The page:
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News from the week of February 20, 2002

Prairie View inquires about Eastview lots

Prairie View Healthcare Center is looking into the possibility of buying property in the Eastview Addition.

The Tracy Economic Development Authority was told Friday that Tealwood, Prairie View's corporate owner, might be interested in three undeveloped lots for its planned assisted living addition. Robert Gervais, Tracy Community Development Director, said that Tim Byrne, Prairie View administrator, had called him to inquire how much the lots would cost.

Since the EDA didn't have a quorum (only Dennis Fultz and Jan Otto-Arvizu were present), no action was taken on a price. Otto-Arvizu said one factor that should have a bearing on the price is whether the new addition would be subject to regular property taxes.

The three lots are south of the nursing home on the northeast corner of the Eastview development. The roughly 300x150-foot parcel is south of a platted, but undeveloped extension of Union Street. Gervais said that for Prairie View to add onto its facility to the three lots, the City of Tracy would need to abandon the undeveloped street.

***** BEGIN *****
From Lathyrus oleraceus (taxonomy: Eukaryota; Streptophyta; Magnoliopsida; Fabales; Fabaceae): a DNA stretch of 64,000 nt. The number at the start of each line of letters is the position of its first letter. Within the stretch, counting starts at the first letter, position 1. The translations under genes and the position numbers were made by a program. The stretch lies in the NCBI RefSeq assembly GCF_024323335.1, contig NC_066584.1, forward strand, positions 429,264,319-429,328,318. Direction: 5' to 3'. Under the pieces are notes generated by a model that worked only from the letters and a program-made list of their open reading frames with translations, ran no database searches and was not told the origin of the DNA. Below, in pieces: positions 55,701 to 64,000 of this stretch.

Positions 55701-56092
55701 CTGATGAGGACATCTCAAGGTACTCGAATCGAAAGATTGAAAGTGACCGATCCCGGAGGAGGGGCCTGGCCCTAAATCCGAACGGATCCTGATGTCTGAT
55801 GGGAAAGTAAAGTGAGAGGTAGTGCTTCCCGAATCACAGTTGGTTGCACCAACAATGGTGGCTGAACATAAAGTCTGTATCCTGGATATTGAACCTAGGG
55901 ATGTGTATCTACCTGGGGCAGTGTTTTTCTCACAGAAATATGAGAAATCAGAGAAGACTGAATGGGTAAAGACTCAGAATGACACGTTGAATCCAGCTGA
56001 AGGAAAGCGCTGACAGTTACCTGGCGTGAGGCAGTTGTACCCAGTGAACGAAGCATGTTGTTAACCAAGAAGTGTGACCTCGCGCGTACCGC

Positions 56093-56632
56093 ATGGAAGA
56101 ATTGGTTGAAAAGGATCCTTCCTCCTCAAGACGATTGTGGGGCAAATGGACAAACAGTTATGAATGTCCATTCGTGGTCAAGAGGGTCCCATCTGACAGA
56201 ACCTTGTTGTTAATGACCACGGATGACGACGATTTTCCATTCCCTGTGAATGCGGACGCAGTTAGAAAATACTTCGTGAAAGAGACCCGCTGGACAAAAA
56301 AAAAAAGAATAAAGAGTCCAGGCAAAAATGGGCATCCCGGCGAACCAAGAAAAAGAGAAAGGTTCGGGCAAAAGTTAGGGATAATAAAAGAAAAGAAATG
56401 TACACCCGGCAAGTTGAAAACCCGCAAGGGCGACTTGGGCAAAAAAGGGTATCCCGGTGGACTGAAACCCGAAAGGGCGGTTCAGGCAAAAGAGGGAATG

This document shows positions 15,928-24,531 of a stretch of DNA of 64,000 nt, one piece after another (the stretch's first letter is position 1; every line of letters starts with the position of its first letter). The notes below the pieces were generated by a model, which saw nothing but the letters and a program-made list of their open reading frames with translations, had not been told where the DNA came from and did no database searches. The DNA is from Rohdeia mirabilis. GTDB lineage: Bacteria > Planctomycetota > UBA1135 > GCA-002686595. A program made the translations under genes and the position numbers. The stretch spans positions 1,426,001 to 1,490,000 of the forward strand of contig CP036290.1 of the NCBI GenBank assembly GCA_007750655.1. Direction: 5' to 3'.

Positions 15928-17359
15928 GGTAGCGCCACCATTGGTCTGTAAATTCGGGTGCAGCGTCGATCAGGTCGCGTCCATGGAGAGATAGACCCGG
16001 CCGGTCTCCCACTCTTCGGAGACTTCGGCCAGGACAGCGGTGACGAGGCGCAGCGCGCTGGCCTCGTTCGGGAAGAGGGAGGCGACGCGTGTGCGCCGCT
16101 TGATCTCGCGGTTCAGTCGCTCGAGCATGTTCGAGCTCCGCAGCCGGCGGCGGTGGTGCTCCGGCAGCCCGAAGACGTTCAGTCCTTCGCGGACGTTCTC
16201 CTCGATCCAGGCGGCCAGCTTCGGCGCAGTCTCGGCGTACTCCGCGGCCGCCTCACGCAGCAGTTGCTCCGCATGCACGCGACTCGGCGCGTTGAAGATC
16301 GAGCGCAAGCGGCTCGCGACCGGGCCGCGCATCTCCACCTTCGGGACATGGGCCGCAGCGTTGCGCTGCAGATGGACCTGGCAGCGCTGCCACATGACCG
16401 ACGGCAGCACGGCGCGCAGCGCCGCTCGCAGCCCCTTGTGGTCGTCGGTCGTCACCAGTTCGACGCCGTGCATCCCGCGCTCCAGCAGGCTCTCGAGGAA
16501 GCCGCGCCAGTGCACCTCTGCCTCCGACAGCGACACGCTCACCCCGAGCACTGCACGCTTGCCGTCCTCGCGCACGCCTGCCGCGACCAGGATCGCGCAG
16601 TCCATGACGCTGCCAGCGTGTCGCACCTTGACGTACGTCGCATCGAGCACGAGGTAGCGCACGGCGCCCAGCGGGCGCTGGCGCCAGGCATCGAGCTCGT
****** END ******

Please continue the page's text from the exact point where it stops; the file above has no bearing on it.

In other discussion at Friday's EDA meeting:

• Gervais reported that the EDA's three-bedroom “spec” house remains unsold, despite interest expressed by several parties. Gervais said that one prospective buyer had asked what the response would be if an offer came in substantially lower than the $109,500 asking price.

EDA members felt it was difficult to respond without a written offer. EDA members did note that $109,500 is close to what the EDA has invested in the house. Optimism was expressed that the coming of spring will help spur the house's sale. Gervais said that the house's November completion date was not ideal for selling the house.

Jumping for Joy

High-soaring Twisters exceed expectations

It was the best of times, and the worst of times.

Jauntily arrayed with some 200 other uniformed dancers, the Tracy Twisters nervously waited. Would the Twisters be one of the four surviving teams advancing to state competition at the Xcel Energy Center in St. Paul? Or would their season end in abrupt disappointment?